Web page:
Sometime last year, I saw an ad for a new website called MasterClass where you could learn from leaders in various industries (such as film, fashion, and music) through online courses. I was instantly intrigued because obviously, the concept is brilliant. We’ve all wished, at some point or another, that we could get inside the heads of the artists and creators we admire most in our fields of interest.
When it first launched, there were only a few classes available and none of them were my thing, so I signed up to be notified when new instructors were added. The moment I found out Shonda Rhimes would be instructing a course on television writing, I freaked out because I was finally going to have the opportunity to gain insight into the creative process of one of my favorite writers.
What I love most about Shonda is her intuitive ability to create compelling, multi-layered characters. Her stories are rooted in character. They’re raw, passionate, moving, and (often) pretty sexy. While I haven’t agreed with every decision she’s ever made with her storytelling, I have a deep respect for her skills nonetheless. The woman knows her stuff.
Now that you know a bit about Shonda and my
obsession with admiration for her, let’s talk about the course because obviously, I had some pretty big expectations. So, did her class live up to them? Spoiler: yes.
Other posts you may like:
- James Patterson Teaches Writing (MasterClass) Review
- Neil Gaiman Teaches the Art of Storytelling (MasterClass) Review
- Margaret Atwood Teaches Creative Writing (MasterClass) Review
Shonda Rhimes Teaches Writing for Television
First off, is it only for TV writers? And people who like her TV shows?
Nope. While she does offer a lot of insight into how to the structure of television series and how the business operates, the majority of the lessons are applicable to any type of fiction. She puts a lot of focus on story and character which is a goldmine for any writing style or genre.
Her teaching style
Shonda is not only a gifted writer, she’s also a gifted speaker and instructor. It came as no surprise to me when she shared in Lesson 29: Shonda’s Journey that her parents were both educators, because teaching clearly comes naturally to her. She also seems to have a genuine passion for sharing knowledge. You can feel her passion for the craft, as well as her desire to share what she knows with anyone who shares that enthusiasm.
What I also loved was how clear and concise she was while offering so much detail. She’s incredibly eloquent and has a gift for expressing the most basic of concepts and ideas in a way that makes them feel fresh. Her unique perspective and way of communicating them often added depth to things I’d already learned or personally experienced before, but her take on them made my understanding of them even richer.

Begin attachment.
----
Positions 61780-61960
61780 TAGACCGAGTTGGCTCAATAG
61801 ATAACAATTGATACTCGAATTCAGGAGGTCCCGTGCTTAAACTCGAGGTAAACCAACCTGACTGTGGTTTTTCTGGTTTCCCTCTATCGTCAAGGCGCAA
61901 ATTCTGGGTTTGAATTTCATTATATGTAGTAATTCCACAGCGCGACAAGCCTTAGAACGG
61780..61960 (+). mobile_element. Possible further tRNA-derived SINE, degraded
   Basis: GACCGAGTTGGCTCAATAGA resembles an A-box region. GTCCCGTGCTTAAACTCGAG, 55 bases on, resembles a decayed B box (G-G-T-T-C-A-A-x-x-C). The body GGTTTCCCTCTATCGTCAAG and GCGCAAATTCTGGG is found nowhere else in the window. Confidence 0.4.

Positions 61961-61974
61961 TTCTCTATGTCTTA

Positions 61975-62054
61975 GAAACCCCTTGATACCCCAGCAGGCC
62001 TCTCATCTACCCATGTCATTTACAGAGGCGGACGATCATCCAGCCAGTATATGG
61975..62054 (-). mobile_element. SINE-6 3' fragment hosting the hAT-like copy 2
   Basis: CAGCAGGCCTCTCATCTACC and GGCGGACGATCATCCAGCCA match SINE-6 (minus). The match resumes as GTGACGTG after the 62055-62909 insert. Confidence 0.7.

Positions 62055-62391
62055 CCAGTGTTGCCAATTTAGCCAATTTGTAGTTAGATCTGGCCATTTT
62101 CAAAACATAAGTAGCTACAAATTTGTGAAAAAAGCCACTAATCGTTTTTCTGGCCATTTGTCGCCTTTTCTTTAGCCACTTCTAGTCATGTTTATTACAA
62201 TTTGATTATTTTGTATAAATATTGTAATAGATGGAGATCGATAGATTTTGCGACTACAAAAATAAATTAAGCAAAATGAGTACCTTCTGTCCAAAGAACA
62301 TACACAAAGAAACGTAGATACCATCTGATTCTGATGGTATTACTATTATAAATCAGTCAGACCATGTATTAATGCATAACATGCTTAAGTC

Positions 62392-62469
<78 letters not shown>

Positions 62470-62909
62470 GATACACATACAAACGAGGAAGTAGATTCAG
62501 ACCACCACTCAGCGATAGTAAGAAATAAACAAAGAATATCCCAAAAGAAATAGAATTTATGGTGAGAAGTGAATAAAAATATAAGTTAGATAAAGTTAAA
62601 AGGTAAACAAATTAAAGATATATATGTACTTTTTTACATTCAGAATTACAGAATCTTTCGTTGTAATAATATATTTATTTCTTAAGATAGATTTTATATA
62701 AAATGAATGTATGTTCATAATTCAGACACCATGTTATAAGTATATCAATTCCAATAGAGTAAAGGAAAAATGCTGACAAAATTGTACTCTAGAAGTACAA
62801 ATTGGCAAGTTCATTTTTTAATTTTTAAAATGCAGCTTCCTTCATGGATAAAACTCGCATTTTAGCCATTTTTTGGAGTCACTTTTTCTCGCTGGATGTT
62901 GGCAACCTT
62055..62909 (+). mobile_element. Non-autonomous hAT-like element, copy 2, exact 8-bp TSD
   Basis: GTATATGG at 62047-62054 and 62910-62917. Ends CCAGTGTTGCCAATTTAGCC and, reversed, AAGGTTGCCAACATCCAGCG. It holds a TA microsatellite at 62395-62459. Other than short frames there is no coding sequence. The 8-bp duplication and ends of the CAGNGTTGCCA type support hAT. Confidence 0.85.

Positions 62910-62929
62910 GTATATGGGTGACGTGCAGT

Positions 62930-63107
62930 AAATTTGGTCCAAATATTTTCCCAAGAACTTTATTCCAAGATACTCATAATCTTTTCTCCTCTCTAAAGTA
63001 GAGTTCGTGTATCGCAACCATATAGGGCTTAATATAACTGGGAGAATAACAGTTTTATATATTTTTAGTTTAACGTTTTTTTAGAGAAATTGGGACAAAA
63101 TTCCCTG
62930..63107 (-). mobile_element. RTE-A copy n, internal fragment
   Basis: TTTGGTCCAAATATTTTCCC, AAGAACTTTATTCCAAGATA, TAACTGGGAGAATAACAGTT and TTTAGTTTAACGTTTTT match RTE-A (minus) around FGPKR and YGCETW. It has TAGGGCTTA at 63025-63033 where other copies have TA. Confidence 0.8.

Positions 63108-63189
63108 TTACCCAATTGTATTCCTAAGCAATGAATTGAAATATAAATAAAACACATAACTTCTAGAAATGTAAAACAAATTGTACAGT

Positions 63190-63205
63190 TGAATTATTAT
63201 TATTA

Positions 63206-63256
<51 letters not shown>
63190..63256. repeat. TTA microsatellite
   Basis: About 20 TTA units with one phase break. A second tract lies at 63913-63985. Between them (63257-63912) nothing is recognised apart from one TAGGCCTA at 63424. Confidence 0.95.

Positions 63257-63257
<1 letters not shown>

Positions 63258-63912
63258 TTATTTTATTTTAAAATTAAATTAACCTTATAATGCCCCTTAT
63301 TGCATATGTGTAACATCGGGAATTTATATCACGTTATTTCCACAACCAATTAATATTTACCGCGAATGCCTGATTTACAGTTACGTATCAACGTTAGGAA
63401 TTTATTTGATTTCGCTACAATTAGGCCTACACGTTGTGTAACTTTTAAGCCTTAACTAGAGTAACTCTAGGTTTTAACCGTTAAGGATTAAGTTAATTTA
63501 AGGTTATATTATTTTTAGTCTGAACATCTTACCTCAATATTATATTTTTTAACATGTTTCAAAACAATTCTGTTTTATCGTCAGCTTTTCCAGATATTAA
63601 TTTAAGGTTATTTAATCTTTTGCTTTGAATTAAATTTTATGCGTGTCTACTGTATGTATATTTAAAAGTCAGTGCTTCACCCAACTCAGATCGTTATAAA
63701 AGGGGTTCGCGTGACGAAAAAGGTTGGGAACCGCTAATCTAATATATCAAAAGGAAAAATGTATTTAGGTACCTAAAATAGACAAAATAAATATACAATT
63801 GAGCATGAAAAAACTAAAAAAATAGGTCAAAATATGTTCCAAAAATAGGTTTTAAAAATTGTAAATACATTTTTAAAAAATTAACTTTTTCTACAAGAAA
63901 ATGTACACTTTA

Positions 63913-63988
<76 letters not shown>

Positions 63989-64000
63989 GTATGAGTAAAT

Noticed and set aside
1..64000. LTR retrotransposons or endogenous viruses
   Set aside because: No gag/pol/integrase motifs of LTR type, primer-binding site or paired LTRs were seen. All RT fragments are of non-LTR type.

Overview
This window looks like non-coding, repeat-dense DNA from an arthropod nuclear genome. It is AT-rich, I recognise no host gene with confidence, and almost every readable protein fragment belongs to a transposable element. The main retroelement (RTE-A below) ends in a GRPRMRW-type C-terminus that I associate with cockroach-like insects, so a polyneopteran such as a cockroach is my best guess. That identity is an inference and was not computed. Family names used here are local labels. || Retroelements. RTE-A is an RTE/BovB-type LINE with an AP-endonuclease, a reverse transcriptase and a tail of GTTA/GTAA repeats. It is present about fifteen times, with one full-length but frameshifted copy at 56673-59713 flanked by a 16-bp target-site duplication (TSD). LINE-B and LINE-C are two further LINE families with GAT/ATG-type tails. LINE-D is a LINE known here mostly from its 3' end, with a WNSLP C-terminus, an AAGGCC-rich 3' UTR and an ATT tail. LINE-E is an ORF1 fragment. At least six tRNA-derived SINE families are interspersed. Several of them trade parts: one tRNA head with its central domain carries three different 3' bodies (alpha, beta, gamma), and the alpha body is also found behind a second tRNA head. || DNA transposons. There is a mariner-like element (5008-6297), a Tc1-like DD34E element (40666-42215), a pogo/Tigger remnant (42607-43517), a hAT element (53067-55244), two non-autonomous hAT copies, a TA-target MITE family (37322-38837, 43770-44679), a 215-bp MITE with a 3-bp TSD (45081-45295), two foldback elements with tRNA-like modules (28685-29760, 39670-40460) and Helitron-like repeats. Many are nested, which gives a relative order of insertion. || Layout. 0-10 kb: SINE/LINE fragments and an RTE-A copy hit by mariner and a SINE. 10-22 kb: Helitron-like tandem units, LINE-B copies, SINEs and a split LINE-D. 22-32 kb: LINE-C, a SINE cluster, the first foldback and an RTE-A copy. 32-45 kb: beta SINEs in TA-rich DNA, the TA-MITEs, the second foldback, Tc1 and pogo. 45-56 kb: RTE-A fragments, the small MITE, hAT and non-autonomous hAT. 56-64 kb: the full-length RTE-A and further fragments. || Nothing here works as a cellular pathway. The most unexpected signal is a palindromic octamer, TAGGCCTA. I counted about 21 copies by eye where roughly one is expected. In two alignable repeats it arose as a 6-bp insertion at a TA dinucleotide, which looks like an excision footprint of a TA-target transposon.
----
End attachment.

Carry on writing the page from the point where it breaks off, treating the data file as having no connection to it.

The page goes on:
One great example was when she spoke on getting into the creative zone or the “vortex.” She compared it to a long hallway in which you enter through one door and at the opposite end is another. That second door leads you to “the zone,” where you are fully focused and immersed in your project. It’s where all the magic happens.
When you first start writing, or don’t write on a regular basis, the hallway is filled with a multitude of distractions like laundry, social media, snacking, and other things that steal your attention. It takes a while to get to the second door. However, the more you write, the shorter that hallway gets until eventually, you open the first door and step right through to the second.
That’s why, she says, that it’s so important to write every day so that hallway gets shorter, faster.
The curriculum is meaty and wonderful. If you’re a beginner, you won’t feel overwhelmed. She covers a lot of the basics first. If you’ve been writing for a while, you may still find her lessons on the basics enlightening (the way I did) because of her gift for pulling out details in a way that provides you a new way of looking at them.
One of my favorite parts of the course is when she breaks down the five acts of the pilot for Scandal in a classroom setting with four students, who were able to ask her various questions about it. Each act is covered in a separate lesson so you get a lot of great information and insight into why the pilot worked so well. Even if don’t desire to write for television, there is a lot of insight here that will help you write anything. The lessons can be applied to any form of fiction writing.
The workbooks that accompany each lesson are sometimes helpful, but mostly underwhelming. That’s one area I’d like to see improved upon in future courses. However, the class itself is well worth the investment.
A Preview of the Class
Here’s a short preview from one of the lessons to get an idea of what you can expect inside:
I’m adding this to my list of “musts” for any writer who wants to expand their knowledge of the craft at any stage of the game, whether you’re a complete amateur or a seasoned profession. There’s something to be gained from it for any storyteller.
Next, I’ll be taking Aaron Sorkin Teaches Television Writing, my other writer-crush. I’m so excited. Stay tuned for my review on that one.
If you have any questions about this class, feel free to ask in the comments!